For Patricia: Political Recipes

>> Saturday, May 30, 2009


Patricia asked: But, since you're asking, when considering the political perspectives of all of our citizens, what combination (if it were possible to create the perfect combination) would be best for the country? All conservatives? All liberals? All moderates? Or some other combination? I'm just curious what you might say.

I don't think I can answer that the way you intended. I don't think of people as conservatives or liberals, even if they think of themselves that way. Why? Because people are complex. And so is society. Throughout the world, there are few if any pure capitalistic societies, pure communist cultures, pure anything. Most that do exist have existed only for a short time and probably don't have much future.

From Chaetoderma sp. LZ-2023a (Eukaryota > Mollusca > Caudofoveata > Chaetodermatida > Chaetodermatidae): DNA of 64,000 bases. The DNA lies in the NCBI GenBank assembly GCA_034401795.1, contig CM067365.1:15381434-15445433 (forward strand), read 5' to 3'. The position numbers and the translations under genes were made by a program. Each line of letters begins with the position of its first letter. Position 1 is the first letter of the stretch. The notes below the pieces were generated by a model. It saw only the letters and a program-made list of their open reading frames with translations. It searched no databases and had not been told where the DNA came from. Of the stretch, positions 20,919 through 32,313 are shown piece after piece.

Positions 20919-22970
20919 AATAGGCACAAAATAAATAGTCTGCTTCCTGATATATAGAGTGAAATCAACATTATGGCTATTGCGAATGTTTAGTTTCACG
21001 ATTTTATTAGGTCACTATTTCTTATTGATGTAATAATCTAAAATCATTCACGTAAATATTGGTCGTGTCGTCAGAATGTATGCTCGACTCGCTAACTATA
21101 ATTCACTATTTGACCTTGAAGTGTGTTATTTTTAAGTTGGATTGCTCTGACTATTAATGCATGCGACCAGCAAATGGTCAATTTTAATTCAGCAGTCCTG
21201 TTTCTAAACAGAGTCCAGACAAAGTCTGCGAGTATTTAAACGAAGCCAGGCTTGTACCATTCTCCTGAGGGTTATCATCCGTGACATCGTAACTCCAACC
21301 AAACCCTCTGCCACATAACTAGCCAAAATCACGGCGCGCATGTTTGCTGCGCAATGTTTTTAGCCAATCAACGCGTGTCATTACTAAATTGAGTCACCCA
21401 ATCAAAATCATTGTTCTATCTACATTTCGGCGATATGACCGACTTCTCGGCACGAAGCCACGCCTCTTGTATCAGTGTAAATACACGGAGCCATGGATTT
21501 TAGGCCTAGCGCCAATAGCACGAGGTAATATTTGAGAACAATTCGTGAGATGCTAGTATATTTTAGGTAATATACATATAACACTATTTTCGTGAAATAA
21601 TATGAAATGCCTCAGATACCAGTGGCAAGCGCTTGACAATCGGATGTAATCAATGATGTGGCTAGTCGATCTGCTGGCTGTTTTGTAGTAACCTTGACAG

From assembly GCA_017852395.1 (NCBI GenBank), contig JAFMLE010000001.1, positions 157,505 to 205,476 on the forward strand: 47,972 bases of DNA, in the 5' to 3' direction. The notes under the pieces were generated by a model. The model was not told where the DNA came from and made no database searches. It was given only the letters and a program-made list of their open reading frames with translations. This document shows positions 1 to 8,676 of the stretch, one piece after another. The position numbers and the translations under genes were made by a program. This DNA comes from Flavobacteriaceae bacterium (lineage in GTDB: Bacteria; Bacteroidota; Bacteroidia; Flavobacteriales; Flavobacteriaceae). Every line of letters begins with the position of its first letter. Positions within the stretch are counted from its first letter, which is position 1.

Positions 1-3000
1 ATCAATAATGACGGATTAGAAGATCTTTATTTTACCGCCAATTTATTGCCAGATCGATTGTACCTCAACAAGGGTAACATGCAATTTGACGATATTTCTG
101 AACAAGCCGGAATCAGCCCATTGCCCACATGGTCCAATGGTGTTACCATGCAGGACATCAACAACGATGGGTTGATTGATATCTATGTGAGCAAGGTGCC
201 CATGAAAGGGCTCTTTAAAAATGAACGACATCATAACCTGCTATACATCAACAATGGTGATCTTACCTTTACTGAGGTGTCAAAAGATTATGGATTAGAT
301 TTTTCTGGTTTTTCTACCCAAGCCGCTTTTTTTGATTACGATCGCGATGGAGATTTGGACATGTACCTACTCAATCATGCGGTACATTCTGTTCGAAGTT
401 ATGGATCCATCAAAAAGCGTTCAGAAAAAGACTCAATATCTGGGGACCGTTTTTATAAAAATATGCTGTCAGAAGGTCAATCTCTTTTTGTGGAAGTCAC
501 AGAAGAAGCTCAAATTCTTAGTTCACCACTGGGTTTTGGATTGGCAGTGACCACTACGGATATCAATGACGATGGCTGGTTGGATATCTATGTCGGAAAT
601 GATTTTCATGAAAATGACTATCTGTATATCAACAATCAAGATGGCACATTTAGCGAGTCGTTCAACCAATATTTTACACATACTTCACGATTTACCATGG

Am I a liberal? I believe in responsibility, accountability and support capital punishment. I'm also pro-science, support gay marriage and equality, believe in the separation of church and state, support environmental concerns and universal health care.

The problem with labels is that they're used to take the place of individuals. Saying someone is conservative or an immigrant or Muslim or black or elderly or female or even fat--it's too easy to use the labels to think you know who someone is instead of really getting to know them.

If you listen to the news or several outlets, you could get a very skewed notion of what a "conservative" is, for example. But the difference between many "conservatives" and the rest of us may be one or two issues deep. The same for, say, Muslims. There are millions and millions of Muslims world-wide and most of them are just like the rest of us, just wanting to live happy full lives, raise their children, find satisfaction. Be safe.